Tunnel vision threatens the Capital Crescent Trail in Bethesda
While fighting hard for the full, timely build-out of the Purple Line, advocates of greater and greener mobility in our region also must work to save the tunnel alignment of the Capital Crescent Trail (CCT) through downtown Bethesda, which is key to making bicycling there safe and attractive for the long term.
The Montgomery County Planning Board is seriously considering recommending removing the trail from the Bethesda Tunnel as the Purple Line is built to avoid the cost of widening the tunnel to accommodate both rail and trail (see the WashCycle for good analysis).
Board members took a walking tour of the trail to gather background information yesterday. The Maryland-National Capital Park and Planning Commission's Capital Crescent Tour document (PDF) describes the walking tour agenda, and presents the detailed cost analysis report.
The public will have a chance to weigh in at the the Planning Board's Nov. 17 work session. Trail and cycling advocates need to sort through the cost issues and be ready to present thoughtful and convincing arguments by Nov. 17.
"Save the Trail" advocates' immediate reaction to the report is that the CCT will be destroyed if trail users are forced to use the alternative alignment that crosses Wisconsin Avenue at-grade:
Two alternatives for the CCT in Bethesda. Image from the Planning Board.
This at-grade crossing of a busy highway takes away the safety and convenience that make the trail so attractive. I made the case for keeping the trail in the tunnel when the estimated cost of doing so was $60 million (December 2010). With the cost now approaching $100 million, the case becomes harder to make and the tunnel route is at risk.
Maintaining the trail parallel to the light-rail tracks through Bethesda Tunnel must be our paramount issue. The trail is an important element of the Purple Line plan. But making the Bethesda tunnel the paramount issue misses the point. Opposing the Purple Line in order to save the trail would be counterproductive: the definition of "tunnel vision". It is worth referring to this map:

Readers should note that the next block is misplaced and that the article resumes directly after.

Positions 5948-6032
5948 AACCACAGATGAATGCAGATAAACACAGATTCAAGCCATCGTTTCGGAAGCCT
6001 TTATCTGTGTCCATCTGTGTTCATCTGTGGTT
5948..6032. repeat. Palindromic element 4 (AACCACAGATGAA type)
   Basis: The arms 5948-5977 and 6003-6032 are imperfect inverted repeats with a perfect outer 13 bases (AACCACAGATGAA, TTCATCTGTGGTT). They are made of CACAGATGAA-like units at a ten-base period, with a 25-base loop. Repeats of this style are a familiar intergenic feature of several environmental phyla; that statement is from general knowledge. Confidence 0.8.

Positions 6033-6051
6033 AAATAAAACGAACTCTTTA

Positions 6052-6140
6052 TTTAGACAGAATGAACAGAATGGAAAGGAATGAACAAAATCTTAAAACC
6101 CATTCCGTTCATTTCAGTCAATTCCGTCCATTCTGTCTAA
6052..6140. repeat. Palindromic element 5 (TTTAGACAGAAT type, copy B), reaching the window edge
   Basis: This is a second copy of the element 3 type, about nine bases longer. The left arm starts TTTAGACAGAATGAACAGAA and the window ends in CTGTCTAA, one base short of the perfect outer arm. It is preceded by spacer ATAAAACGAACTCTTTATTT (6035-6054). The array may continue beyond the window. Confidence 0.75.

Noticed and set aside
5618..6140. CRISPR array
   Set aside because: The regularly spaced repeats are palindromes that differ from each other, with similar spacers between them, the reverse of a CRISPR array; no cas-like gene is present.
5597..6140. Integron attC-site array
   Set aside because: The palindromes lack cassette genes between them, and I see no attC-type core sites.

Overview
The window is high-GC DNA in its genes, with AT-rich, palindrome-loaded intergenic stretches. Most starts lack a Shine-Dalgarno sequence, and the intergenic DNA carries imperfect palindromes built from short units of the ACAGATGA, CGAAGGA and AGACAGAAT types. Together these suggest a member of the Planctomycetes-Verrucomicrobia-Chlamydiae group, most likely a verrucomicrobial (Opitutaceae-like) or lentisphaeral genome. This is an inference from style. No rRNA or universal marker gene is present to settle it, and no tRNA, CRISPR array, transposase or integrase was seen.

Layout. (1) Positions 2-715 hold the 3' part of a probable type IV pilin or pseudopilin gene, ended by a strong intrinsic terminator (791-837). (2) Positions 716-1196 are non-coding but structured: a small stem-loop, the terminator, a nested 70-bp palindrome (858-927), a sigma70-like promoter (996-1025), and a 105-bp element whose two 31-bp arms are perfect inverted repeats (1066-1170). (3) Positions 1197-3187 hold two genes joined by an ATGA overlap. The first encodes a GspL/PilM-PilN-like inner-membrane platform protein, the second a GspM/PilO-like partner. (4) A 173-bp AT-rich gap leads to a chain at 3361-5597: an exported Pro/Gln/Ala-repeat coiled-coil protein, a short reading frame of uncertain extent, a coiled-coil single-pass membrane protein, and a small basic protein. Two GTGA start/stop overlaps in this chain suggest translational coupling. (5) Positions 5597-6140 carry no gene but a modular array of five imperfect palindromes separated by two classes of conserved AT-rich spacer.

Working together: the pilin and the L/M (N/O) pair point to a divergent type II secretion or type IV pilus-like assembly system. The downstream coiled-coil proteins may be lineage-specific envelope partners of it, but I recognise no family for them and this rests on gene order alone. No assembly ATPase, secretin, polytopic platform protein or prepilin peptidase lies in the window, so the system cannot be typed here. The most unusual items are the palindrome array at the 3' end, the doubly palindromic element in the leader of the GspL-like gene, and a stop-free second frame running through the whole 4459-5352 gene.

The completed CCT will link two large urban centers and will connect to the Metropolitan Branch Trail to complete a major regional trail system.
If our goal is to have a regional trail, then we must remember that there is an approximately 1.5-mile section at Silver Spring that is incomplete, and remains on-road. There are seven at-grade crossings of streets at traffic lights on the existing Georgetown Branch Trail east of the Bethesda Tunnel, including three crossings of multi-lane state highways (Connecticut Avenue, 16th Street, and Colesville Road).
The rebuilt trail alongside the Purple Line would replace all 1.5 miles of on-road route with a completely off-road trail into downtown Silver Spring. All seven at-grade crossings at lights would be replaced by the rail line and trail tunneling under, or bridging over, these busy roadways. Prospects for ever completing the trail and removing these seven at-grade crossings east of Bethesda are very poor unless the Purple Line is built as planned.
Losing the Bethesda Tunnel would be a significant loss for the Capital Crescent Trail. We need to fight to save it. But the trail will be more continuous and safer when rebuilt alongside the Purple Line than it is today, even if we lose the Bethesda Tunnel. Killing the Purple Line would do more harm than good to the CCT's future viability.
Editor's note: One paragraph in this post was inadvertently changed during the editing process. The offending sentence has been struck through, and a new sentence added to clarify the meaning. We regret the error.
- Here's a map of... something in DC. Can you guess what?
- The MARC's Brunswick Line only goes one way in the AM and the other in the PM. It could do both.
- The 7000s will change the Metro fleet. Here's how.
- Some Metro trains are running more slowly than usual these days. Here's why.
- Here's how DCís inclusionary zoning program works
- Think you know Metro? It's whichWMATA week 66
- There's a plan for more rail options in Baltimore, and it doesn't involve the Red Line